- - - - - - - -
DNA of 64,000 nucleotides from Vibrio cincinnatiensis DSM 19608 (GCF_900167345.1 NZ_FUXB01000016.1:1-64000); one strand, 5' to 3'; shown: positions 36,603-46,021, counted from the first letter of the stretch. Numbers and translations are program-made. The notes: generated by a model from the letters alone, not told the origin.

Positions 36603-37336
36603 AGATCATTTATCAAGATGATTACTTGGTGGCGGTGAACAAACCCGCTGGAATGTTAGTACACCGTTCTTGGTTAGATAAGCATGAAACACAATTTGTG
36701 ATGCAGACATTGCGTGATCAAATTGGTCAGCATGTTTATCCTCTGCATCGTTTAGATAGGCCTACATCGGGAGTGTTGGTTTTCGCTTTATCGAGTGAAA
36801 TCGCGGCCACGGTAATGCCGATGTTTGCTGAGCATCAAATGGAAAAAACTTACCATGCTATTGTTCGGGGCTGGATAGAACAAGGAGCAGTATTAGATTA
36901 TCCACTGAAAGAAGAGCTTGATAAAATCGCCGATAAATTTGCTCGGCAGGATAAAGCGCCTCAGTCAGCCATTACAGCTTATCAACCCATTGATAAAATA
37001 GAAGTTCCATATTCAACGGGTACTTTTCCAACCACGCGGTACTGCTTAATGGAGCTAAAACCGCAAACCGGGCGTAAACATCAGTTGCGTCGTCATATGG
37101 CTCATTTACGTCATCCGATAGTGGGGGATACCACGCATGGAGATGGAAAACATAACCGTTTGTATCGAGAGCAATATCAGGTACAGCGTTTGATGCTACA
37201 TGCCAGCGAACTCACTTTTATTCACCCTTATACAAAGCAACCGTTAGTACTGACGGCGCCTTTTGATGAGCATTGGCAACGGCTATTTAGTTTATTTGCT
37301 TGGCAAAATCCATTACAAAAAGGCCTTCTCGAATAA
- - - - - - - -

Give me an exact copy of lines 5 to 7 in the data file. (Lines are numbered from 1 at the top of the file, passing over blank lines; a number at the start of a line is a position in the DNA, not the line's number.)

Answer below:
36801 TCGCGGCCACGGTAATGCCGATGTTTGCTGAGCATCAAATGGAAAAAACTTACCATGCTATTGTTCGGGGCTGGATAGAACAAGGAGCAGTATTAGATTA
36901 TCCACTGAAAGAAGAGCTTGATAAAATCGCCGATAAATTTGCTCGGCAGGATAAAGCGCCTCAGTCAGCCATTACAGCTTATCAACCCATTGATAAAATA
37001 GAAGTTCCATATTCAACGGGTACTTTTCCAACCACGCGGTACTGCTTAATGGAGCTAAAACCGCAAACCGGGCGTAAACATCAGTTGCGTCGTCATATGG